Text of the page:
In March, 2011 the FAA issued an airworthiness directive mandating that all civil airliners remove or discharge emergency chemical oxygen generators from lavatories.
The FAA enforced the AD before publically issuing it, stating that prior notice and opportunity for comments was 'contrary to the public interest', simply citing that the emergency oxygen generators 'presented a hazard to flight safety' and the AD 'removed that hazard'.
Emergency oxygen equipment is required to be provided to all aircraft occupants on all pressurized aircraft that operate at high altitudes.
FAR Part 91 Section 211 (b) Pressurized cabin aircraft
(1) No person may operate a civil aircraft of US registry with a pressurized cabin;
(i) At flight altitudes above flight level 250 unless at least a 10 minute supply of supplemental oxygen is available for each occupant of the aircraft for use in the event that a descent is necessitated by loss of cabin pressurization;
Part of the FAAs justification for removal of the lavatory emergency oxygen was that 'decompressions are rare', but recently Southwest flight 812 suffered a rapid decompression, highlighting the very reason why emergency oxygen systems must be carried aboard civil airliners.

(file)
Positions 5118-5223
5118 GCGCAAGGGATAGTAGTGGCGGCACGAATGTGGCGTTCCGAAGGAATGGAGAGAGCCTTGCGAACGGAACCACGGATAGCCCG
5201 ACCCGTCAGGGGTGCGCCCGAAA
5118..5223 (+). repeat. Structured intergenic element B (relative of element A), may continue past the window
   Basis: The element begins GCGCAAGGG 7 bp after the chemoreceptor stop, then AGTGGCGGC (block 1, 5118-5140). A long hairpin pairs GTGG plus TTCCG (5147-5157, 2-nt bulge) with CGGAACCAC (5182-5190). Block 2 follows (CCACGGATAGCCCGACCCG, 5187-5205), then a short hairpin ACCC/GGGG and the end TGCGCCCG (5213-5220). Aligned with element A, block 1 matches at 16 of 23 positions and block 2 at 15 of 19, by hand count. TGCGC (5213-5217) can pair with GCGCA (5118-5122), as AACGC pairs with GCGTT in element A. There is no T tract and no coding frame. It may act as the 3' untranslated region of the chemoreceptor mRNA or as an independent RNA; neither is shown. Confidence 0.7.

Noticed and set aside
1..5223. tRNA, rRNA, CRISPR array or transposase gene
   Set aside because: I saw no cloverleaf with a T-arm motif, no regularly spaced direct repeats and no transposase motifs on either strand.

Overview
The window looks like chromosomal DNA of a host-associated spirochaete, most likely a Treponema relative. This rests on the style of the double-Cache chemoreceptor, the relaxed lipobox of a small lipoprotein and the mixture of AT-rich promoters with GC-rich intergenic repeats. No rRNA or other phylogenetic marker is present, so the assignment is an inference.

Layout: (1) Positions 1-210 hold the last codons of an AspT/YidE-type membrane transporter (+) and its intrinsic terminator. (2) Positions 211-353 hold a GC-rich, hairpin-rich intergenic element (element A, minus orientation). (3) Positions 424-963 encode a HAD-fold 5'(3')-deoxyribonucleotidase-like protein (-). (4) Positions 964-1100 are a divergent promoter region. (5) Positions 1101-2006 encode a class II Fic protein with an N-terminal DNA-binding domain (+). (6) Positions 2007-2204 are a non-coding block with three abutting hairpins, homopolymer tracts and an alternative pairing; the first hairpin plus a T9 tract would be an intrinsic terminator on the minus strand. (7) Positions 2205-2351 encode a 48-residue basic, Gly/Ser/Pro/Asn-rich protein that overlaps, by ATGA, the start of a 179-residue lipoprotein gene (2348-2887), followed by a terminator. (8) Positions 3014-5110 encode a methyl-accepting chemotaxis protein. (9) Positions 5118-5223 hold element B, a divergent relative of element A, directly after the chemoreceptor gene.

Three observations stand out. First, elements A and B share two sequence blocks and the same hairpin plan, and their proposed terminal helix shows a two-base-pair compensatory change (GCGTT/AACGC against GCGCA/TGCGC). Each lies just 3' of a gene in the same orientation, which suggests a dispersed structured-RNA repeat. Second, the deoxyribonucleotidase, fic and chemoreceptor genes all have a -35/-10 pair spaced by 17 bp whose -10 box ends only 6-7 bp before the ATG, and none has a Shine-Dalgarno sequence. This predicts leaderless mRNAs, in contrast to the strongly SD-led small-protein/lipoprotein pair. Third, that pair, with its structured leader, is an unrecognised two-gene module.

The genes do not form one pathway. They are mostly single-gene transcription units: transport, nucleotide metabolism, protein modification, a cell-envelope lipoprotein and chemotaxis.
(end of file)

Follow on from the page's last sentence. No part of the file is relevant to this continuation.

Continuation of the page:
The FAA's reasons are supposedly security related, and yet the European aviation authorities have chosen not to adopt the same AD.
The fact is, all US registered airliners which have adopted AD 2011-04-09 are currently in violation of FAR 91 Section 211 and are therefore not airworthy under the FAA’s own airworthiness regulations.
The minimal risk posed by the heat generated from emergency oxygen generators is taken into account in their installation design, however the risk is exaggerated by incidents such as the Valujet 592 crash which was attributed to a fire accelerated by spare chemical oxygen generators being illegally ferried in the cargo hold, not the lavatory.
Chemical oxygen generators, when installed correctly, offer no greater flammability risk than the galley ovens.
Without supplemental oxygen during a depressurization an individual will begin to suffer from hypoxia, fainting, and eventually even brain damage or death.
If you believe that the risk of terrorism justifies the waiver of airworthiness standards, then don't sign this petition. If however you believe that pressurized cabin airliners should comply with mandatory emergency backup oxygen rules for all occupants onboard an airliner, then please sign this petition urging Randy Babbitt to repeal this paranoid AD or initiate action to correct it.
The hope is that, as in Europe, the FAA will see sense and re-install these life-critical systems as they were before, or substitute them with another oxygen supply other than the suspect chemical generators.
Thank you for reading.
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